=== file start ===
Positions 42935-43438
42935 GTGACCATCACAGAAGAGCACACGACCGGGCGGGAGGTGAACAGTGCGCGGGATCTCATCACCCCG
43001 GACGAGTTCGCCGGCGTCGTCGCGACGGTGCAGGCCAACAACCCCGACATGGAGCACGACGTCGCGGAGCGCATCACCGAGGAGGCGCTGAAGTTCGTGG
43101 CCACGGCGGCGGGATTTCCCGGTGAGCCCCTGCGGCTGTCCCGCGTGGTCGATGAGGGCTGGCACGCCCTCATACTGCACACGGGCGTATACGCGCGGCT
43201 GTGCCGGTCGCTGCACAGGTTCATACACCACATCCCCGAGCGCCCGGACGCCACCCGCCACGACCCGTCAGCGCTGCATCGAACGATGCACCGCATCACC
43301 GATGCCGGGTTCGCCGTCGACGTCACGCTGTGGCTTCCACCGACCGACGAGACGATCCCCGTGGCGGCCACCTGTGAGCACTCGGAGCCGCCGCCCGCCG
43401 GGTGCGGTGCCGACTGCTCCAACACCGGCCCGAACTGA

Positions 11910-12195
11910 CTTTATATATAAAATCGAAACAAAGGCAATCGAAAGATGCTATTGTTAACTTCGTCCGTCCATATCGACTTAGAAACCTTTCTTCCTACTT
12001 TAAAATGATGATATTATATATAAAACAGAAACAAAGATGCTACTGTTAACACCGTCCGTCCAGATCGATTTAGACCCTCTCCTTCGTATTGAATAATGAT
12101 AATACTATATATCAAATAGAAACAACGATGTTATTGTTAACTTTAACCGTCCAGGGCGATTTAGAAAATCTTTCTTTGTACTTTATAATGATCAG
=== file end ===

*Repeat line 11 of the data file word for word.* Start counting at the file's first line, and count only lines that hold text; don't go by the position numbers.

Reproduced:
12101 AATACTATATATCAAATAGAAACAACGATGTTATTGTTAACTTTAACCGTCCAGGGCGATTTAGAAAATCTTTCTTTGTACTTTATAATGATCAG